Business is about celebrating mutual benefit

“Before I started my business, I thought business was about taking advantage of other people, of exploiting them.”

That sentiment was shared with me over breakfast last week. It is revealing, encouraging and discouraging all at once.

My confidant is a former athlete who finds himself on an interesting and unexpected path of self-discovery as owner of a new business venture. While some people grow up around business or are predisposed to entrepreneurship, not this guy. Business was not part of his background and was not in the plans.

However, he is a goal-oriented problem solver. So when he ran into a vexing technology equipment problem, he figured out a solution. End of story, right?

But then something interesting happened: family and friends liked his new gear, so he gave them some. Their delight led to the realization that his personal problem was actually a common problem, and he could help a lot people.

That is the essence of all successful businesses: helping people meet their needs and solve their problems.

In the definition of free enterprise, emphasis is usually put on the freedom of businesses to operate for profit with little or no government regulation. Often overlooked, however, is another form of freedom: the freedom of consumers to choose what businesses they will patronize.

As happened with this guy before his revelation, it’s easy to misunderstand the symbiotic relationship between a business and its customers. Cheat, exploit, or mistreat a customer at your own peril. Solve a customer’s problem with an elegant solution at a mutually acceptable price and both parties benefit.

So, my new acquaintance’s candid admission was revealing in that it’s indicative of a common misconception that some have of business. It was encouraging to hear that he discovered the mutual benefit concept that makes business and our economy work.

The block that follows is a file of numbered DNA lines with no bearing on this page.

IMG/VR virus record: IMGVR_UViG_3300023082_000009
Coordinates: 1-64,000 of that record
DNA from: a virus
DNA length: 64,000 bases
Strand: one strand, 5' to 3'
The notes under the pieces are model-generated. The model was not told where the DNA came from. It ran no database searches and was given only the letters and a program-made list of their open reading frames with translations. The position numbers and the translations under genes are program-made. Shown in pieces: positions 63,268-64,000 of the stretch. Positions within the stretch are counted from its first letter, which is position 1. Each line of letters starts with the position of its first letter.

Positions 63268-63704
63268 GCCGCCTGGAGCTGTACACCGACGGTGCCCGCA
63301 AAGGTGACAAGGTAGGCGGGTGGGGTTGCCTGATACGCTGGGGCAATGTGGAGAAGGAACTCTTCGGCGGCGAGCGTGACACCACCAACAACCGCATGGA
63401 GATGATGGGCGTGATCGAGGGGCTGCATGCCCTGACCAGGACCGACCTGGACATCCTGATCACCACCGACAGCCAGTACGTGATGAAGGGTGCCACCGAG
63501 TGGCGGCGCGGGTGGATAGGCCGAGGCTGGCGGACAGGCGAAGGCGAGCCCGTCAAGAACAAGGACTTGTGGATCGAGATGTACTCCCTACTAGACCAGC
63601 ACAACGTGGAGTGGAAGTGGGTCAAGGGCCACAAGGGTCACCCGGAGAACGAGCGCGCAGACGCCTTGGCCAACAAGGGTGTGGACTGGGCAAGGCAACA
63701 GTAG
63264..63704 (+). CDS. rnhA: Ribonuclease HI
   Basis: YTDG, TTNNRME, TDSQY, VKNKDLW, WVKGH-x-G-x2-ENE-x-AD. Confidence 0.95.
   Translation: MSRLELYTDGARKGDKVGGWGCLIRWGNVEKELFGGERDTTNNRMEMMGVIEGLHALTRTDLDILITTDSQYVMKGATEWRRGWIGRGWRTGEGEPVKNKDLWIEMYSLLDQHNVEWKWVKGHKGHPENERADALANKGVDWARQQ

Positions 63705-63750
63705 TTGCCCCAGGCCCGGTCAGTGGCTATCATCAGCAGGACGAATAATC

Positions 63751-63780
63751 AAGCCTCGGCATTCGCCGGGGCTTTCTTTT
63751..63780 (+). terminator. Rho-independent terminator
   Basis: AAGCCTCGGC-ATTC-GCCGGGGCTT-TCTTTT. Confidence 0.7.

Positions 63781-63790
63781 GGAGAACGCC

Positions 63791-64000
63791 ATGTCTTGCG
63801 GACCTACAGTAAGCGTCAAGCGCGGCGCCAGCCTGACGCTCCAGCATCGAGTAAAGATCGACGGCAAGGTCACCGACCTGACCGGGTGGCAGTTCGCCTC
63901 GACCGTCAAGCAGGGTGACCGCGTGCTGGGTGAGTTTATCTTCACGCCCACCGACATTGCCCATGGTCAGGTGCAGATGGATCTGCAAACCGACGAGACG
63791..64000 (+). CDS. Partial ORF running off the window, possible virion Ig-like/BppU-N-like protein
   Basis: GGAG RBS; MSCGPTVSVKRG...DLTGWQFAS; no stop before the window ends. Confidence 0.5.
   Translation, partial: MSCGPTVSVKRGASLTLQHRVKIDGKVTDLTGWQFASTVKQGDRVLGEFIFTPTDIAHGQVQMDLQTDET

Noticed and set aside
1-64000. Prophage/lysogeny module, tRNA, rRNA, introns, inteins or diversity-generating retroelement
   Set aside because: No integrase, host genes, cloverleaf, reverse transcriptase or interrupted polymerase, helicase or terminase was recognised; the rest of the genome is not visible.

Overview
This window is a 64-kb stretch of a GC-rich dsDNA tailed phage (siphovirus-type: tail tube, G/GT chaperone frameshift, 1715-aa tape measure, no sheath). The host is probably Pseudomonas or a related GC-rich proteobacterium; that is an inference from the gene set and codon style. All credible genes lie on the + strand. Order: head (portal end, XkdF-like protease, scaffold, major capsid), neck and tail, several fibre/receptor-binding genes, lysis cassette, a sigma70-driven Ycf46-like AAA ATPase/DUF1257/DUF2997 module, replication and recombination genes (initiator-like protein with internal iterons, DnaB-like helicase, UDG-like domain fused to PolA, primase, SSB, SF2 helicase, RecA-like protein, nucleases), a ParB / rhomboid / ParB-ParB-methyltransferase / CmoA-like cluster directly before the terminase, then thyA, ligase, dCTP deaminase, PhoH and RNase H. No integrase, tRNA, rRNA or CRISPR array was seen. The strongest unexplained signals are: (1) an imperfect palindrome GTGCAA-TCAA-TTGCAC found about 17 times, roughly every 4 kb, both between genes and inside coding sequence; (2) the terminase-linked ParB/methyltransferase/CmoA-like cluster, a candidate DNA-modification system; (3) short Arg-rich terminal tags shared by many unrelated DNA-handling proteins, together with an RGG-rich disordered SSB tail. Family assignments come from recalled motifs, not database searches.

I see this process of mutually beneficial self-interests at work year in and year out, and it’s a beautiful thing.

This is on my mind because during May we celebrate small businesses. Last week the chamber announced and celebrated a wonderful group of businesses. Finalists in the new business category were 970 Services, Horse & Dragon Brewing and Neurofeedback Clinic of Northern Colorado. Horse & Dragon was named Small Business of the Year, New Kid on the Block.

Finalists in the 1- to 10-employee category were Community Auto, Dora Grace Bridal and Eger CPA, with Community Auto named Small Business of the Year.

Finalists in the 11- to 50-employee category were the Silver Grill, Total Facility Care and Wilbur’s Total Beverage, with Total Facility Care taking the top honor.

The 51- to 200-employee category finalists were Aleph Objects, Greystone Technology Group and The Human Bean, with Greystone being named Small Business of the Year.

These finalists represent the great companies we have in Fort Collins. They take care of their customers, and in turn are rewarded for doing so.

Column originally published with The Fort Collins Coloradoan May 28, 2015